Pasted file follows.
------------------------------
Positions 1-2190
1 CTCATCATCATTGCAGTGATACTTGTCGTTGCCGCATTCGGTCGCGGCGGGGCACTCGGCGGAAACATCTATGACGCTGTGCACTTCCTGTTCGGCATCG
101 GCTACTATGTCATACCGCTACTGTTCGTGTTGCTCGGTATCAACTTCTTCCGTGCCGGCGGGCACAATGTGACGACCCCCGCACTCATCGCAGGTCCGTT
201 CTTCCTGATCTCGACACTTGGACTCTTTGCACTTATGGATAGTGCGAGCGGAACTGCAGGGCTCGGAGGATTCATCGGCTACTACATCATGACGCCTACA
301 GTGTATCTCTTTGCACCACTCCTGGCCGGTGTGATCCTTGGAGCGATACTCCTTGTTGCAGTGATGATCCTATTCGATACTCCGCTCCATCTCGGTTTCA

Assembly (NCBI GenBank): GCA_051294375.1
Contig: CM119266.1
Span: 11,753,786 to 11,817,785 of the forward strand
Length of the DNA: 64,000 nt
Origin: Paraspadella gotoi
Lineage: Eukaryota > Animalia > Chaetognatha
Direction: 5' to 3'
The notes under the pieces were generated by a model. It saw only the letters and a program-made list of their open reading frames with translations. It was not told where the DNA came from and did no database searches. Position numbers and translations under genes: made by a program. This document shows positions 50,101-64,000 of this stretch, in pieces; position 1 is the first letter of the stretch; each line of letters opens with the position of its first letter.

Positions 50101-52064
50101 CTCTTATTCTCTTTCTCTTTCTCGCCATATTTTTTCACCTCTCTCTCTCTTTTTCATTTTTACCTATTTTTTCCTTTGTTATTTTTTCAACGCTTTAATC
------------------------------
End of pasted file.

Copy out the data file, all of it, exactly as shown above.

Positions 1-2190
1 CTCATCATCATTGCAGTGATACTTGTCGTTGCCGCATTCGGTCGCGGCGGGGCACTCGGCGGAAACATCTATGACGCTGTGCACTTCCTGTTCGGCATCG
101 GCTACTATGTCATACCGCTACTGTTCGTGTTGCTCGGTATCAACTTCTTCCGTGCCGGCGGGCACAATGTGACGACCCCCGCACTCATCGCAGGTCCGTT
201 CTTCCTGATCTCGACACTTGGACTCTTTGCACTTATGGATAGTGCGAGCGGAACTGCAGGGCTCGGAGGATTCATCGGCTACTACATCATGACGCCTACA
301 GTGTATCTCTTTGCACCACTCCTGGCCGGTGTGATCCTTGGAGCGATACTCCTTGTTGCAGTGATGATCCTATTCGATACTCCGCTCCATCTCGGTTTCA

Assembly (NCBI GenBank): GCA_051294375.1
Contig: CM119266.1
Span: 11,753,786 to 11,817,785 of the forward strand
Length of the DNA: 64,000 nt
Origin: Paraspadella gotoi
Lineage: Eukaryota > Animalia > Chaetognatha
Direction: 5' to 3'
The notes under the pieces were generated by a model. It saw only the letters and a program-made list of their open reading frames with translations. It was not told where the DNA came from and did no database searches. Position numbers and translations under genes: made by a program. This document shows positions 50,101-64,000 of this stretch, in pieces; position 1 is the first letter of the stretch; each line of letters opens with the position of its first letter.

Positions 50101-52064
50101 CTCTTATTCTCTTTCTCTTTCTCGCCATATTTTTTCACCTCTCTCTCTCTTTTTCATTTTTACCTATTTTTTCCTTTGTTATTTTTTCAACGCTTTAATC